A DEVELOPMENT panel has deferred a proposal for a $2.1 million service station at the former Northlands Tavern site over health and traffic concerns.

The Metro Inner-North Joint Development Assessment Panel unanimously voted last week to defer for 10 weeks Planning Solution’s application for a 7-Eleven next to Northlands Shopping Centre at the corner of Main and Amelia streets.

The development, which includes 35 parking bays, was recommended for refusal due to concerns about the gas emissions raised by the Department of Health.

Render of the proposed service station in Balcatta.
Render of the proposed service station in Balcatta. Credit: Planning Solutions

In a letter to City chief executive Stuart Jardine, Department of Health environmental health executive director Michael Lindsay said the applicant had not provided an assessment of gaseous emissions for the proposed site.

“The DoH is concerned with ongoing (chronic) community exposure to benzene vapours, which can be elevated above background levels for some distance from service stations,” he said.

However, Planning Solutions director Ben Doyle said the Department of Water and Environmental Regulations would be the agency responsible to monitor, not the Department of Health.

Planning Solutions associate Josh Watson said the proposed service station would have a recovery system which would capture vapours from refuelling tankers at a 95 per cent efficiency rate.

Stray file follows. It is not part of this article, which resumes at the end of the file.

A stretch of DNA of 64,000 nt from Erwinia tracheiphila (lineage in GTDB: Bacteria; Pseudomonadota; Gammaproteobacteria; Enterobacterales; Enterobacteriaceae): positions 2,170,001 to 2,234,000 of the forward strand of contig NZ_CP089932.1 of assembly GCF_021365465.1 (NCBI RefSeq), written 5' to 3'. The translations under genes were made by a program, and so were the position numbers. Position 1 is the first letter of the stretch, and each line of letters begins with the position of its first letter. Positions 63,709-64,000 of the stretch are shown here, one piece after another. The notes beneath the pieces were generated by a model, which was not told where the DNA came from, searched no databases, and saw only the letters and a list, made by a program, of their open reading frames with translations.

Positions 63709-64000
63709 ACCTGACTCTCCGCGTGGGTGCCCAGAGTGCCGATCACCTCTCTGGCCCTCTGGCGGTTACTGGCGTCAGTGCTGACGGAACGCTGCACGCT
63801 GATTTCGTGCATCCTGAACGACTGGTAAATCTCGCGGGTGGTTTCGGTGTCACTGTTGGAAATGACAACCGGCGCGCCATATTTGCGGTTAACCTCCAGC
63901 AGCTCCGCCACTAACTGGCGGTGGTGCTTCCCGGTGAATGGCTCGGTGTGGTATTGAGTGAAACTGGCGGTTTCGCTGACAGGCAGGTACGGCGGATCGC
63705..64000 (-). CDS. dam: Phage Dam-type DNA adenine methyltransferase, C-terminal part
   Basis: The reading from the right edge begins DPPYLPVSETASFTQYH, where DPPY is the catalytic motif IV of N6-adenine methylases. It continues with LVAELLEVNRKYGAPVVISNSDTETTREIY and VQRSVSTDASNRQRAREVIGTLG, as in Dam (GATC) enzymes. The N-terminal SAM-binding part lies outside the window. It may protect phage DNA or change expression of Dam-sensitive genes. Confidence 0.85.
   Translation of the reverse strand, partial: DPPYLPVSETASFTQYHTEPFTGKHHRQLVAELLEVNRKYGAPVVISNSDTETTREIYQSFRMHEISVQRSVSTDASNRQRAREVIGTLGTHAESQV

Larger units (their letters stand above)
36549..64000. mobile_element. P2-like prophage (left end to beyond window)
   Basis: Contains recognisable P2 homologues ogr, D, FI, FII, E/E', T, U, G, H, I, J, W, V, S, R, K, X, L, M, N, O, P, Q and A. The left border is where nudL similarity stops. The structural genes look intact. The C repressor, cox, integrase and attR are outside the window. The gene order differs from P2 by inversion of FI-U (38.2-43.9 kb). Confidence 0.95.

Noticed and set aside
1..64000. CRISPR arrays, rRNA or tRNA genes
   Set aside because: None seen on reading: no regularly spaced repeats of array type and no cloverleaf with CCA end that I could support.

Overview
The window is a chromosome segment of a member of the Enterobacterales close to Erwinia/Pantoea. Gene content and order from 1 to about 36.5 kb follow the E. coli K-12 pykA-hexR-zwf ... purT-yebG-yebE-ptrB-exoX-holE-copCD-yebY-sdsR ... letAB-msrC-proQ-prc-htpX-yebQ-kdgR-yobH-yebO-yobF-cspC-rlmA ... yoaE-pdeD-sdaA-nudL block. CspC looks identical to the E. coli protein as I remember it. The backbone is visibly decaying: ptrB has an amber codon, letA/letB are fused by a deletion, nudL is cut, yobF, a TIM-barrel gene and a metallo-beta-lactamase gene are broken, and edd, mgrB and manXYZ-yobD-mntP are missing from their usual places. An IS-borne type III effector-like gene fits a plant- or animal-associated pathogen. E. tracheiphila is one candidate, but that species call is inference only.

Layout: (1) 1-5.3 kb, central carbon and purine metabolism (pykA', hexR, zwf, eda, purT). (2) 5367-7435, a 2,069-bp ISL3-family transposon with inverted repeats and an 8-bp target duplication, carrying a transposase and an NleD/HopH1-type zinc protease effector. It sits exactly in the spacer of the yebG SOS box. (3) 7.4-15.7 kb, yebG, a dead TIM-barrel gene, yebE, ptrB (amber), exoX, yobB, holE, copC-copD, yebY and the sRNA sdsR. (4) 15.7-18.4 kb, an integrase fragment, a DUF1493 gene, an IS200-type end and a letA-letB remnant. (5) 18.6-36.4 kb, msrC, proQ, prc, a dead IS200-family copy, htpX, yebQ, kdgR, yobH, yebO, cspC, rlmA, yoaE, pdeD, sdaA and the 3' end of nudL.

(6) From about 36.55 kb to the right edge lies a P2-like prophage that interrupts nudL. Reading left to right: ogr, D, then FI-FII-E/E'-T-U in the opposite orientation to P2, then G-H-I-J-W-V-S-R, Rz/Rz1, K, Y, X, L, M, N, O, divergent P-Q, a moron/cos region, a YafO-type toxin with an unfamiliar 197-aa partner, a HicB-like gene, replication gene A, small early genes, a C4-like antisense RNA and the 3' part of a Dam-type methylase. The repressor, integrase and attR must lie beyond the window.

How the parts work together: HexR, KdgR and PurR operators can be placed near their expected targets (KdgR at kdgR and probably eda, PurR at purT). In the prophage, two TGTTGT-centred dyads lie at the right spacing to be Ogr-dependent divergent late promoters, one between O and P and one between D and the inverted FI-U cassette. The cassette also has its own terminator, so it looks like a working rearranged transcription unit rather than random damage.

“(Odour and gas assessment) is very much an outdated (set of) requirements that applies to service stations,” he said.

Northlands Tavern site being cleared.
Northlands Tavern site being cleared. Credit: Justin Bianchini

City of Stirling planning officer Giovanna Lumbaca said despite the applicant’s experience with a high number of service stations, the health concerns were important.

“From the City’s perspective, we take the Department of Health concerns very seriously. We are not public health experts,” she said.

Other reasons for refusal included the bright colours of the 7-Eleven branding being incompatible with the surroundings and safety issues.

Stirling senior traffic engineer Russell Jackson said vehicle access was too narrow for a service station next to a busy shopping centre.

“When they (trucks) turn in, they have to swing out to the wrong part of the lane,” he said.

“Other fuel stations only have fuel traffic. This has the car parking traffic going in and out as well.”

Transcore senior traffic and transport engineer Vladimir Baltic said the 12.5m trucks and 19m fuel tankers would be to deliver goods during low traffic activity in the area.

Mr Baltic said it was common practice for waste and delivery trucks to use the full width of crossovers to enter and exit shopping centres.

“Due to the requirement to deliver fresh products, the site operates a need to schedule deliveries late in the evening,” he said.

“In order to avoid any potential conflict, all deliveries to the convenience store will be scheduled to after 9pm.”

Ms Lumbaca said the signage, including eight roof signs, three monolith signs and three ground-based signs were “too much”.

“If this was an industrial site, we wouldn’t be having this conversation; it’s the fact that you have residential dwellings opposite,” she said.

“From the City’s perspective, it’s too much, too tall and the colours are too much as well in the residential context.”

The Northlands Tavern and nearby Muzz Buzz drive-thru were cleared ahead of the proposed development last month.

Extracted in full from: https://www.perthnow.com.au/community-news/stirling-times/panel-defers-decision-on-proposed-service-station-in-balcatta-c-1421542